Employee engagement up, say HR experts

A survey shows a third of HR experts say employee engagement is up since the pandemic began, though many of the experts report continuing stress around government guidance, work life balance issues and unrealistic expectations from employers.

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Around a third HR experts report that engagement levels have gone up since the start of the coronavirus pandemic, according to research from employment specialists XpertHR.

Nevertheless, HR experts report that they themselves are facing continuing stress due to changing and unclear government guidance, unrealistic expectations set by some employers and work life balance issues.

The survey of 264 HR professionals found that:

  • One in three (32.2%) thought employee engagement was now higher than it was before the pandemic;
  • Half (49.2%) thought there had been no change; and
  • Fewer than one in five (18.6%) thought employee engagement had fallen.

Crisis management

The survey also found just one in five HR professionals (20.8%) now say that all or almost all of their work is driven by the crisis – less than half the number (42.8%) saying this was the case in XpertHR’s first pandemic-related survey on 2nd April, and down from one in three (32.2%) on 16th April.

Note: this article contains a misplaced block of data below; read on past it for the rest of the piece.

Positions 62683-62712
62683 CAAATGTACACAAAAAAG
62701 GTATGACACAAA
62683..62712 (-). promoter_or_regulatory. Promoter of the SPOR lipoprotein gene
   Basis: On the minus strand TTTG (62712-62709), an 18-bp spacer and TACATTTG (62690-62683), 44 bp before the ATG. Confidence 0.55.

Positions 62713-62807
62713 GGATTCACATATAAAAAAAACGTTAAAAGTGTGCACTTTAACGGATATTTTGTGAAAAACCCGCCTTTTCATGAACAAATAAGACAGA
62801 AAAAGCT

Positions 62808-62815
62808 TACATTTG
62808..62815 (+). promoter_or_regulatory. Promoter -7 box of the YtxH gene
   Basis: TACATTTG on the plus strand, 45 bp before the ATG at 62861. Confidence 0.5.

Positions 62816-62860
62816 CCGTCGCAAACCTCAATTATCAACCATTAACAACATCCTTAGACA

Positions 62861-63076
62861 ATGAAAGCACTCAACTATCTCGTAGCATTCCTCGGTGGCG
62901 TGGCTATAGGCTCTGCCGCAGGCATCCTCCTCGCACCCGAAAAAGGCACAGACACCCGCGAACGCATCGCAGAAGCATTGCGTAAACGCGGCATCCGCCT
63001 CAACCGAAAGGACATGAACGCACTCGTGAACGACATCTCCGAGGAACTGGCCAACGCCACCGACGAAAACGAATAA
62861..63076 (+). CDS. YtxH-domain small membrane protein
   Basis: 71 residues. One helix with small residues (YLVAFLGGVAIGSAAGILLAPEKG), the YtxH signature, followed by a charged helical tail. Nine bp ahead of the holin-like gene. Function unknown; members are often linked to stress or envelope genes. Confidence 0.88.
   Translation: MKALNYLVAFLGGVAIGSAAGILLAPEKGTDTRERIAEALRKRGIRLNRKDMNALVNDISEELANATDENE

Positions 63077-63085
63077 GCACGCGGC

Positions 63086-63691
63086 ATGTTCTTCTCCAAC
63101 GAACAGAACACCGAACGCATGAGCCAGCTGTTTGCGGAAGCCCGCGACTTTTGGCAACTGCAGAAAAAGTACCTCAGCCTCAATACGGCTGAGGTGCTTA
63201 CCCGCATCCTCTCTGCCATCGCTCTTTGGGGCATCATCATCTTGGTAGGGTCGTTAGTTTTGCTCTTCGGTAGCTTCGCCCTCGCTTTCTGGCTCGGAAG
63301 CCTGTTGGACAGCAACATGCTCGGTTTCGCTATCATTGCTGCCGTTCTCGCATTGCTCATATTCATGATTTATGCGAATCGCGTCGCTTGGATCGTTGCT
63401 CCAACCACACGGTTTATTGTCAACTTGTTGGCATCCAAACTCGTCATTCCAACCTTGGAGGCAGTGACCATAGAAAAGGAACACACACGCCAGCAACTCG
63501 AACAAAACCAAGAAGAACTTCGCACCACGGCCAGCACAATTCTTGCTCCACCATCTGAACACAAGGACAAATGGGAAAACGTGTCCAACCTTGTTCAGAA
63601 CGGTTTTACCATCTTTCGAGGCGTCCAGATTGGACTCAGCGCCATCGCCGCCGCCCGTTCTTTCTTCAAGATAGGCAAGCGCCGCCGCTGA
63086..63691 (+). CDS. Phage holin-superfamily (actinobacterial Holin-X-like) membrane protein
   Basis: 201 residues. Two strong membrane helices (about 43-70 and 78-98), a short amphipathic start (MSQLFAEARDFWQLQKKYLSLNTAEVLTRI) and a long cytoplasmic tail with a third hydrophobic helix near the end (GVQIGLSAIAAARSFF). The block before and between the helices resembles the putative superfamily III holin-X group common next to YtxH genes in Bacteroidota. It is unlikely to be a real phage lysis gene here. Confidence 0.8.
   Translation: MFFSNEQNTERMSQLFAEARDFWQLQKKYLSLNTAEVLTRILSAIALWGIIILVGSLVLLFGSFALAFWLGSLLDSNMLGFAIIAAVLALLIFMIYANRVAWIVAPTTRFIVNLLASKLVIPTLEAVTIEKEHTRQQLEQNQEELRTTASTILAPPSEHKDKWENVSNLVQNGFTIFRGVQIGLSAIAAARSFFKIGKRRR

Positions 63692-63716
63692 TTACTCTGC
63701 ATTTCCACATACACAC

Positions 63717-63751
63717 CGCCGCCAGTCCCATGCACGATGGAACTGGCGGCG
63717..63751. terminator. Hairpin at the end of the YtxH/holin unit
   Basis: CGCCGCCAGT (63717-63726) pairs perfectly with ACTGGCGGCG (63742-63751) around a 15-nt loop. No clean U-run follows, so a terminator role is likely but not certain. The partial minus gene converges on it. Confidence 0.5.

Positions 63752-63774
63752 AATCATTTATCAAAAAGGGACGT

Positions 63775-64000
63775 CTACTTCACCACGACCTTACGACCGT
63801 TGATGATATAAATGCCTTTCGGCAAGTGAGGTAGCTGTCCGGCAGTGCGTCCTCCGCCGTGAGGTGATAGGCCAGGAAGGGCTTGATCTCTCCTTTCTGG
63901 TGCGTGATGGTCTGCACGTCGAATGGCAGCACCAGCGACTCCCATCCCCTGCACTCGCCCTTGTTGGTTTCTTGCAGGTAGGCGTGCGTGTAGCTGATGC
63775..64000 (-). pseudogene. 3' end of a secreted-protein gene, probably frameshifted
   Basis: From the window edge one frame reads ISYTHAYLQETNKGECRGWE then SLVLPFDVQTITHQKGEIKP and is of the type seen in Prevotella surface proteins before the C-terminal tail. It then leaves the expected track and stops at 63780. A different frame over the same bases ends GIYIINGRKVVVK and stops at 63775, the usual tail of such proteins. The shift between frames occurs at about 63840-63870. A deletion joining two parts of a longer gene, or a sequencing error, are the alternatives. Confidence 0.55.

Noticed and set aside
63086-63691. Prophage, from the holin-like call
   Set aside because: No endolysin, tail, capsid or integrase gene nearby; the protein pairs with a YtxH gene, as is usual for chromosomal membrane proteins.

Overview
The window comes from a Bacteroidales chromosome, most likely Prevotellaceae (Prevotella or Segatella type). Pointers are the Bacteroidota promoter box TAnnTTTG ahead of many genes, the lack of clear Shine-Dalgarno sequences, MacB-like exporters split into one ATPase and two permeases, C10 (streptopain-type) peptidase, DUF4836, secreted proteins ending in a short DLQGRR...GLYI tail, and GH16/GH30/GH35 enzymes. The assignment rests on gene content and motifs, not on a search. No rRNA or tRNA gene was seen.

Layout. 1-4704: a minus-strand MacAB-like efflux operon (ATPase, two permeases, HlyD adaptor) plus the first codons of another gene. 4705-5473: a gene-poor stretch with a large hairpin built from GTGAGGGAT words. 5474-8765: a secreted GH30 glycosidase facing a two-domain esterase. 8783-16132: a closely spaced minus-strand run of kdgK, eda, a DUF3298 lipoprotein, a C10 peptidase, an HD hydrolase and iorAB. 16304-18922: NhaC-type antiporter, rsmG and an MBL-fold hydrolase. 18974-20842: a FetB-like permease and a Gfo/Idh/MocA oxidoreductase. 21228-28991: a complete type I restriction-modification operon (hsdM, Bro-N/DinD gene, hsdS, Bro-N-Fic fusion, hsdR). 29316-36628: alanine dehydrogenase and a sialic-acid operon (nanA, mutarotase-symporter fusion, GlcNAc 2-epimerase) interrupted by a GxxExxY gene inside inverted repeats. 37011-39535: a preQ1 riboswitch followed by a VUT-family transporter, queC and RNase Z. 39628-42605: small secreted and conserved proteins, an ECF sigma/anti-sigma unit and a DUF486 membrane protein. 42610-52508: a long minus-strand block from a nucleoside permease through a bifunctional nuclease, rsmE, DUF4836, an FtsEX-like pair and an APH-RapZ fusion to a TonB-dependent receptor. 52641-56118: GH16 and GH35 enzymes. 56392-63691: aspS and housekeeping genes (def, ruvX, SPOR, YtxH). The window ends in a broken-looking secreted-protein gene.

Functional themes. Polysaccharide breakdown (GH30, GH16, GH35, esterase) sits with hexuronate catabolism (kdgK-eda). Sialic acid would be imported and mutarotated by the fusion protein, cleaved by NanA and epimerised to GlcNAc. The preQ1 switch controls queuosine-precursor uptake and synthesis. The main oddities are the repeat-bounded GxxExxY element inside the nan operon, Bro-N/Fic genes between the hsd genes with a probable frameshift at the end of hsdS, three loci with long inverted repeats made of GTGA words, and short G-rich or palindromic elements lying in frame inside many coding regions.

Since then, XpertHR says HR has been focusing on engaging employees, with widespread initiatives to provide regular business updates and messages from senior management; Issue wellbeing and mental health guidance to those stuck at home; offer practical tips on homeworking; and organise virtual social activities.

Employee engagement

Asked how they would describe current levels of employee engagement in their organisations today:

  • 21.2% said excellent;
  • 57.6% said good;
  • 18.9% said fair;
  • 1.5% said poor; and
  • 15.4% said very poor.

The survey found that HR professionals were working hard to promote engagement and recognise employees’ efforts as the lockdown continues. Approaches cited by participants in the research include:

  • Saying thank-you – recognising employees through public “shout-outs”, mentions in CEO newsletters and directly by letter and in e-cards;
  • Introducing a home working allowance – to ensure employees are not out of pocket with the move out of the office;
  • Increase continued professional development – one of the permitted activities for those employees who have been furloughed;
  • Asking employees how the organisation is doing – to discover whether or not it is doing the right thing and to show that the organisation is listening; and
  • Sending a gift – including chocolate, flowers and “cream tea hampers”.

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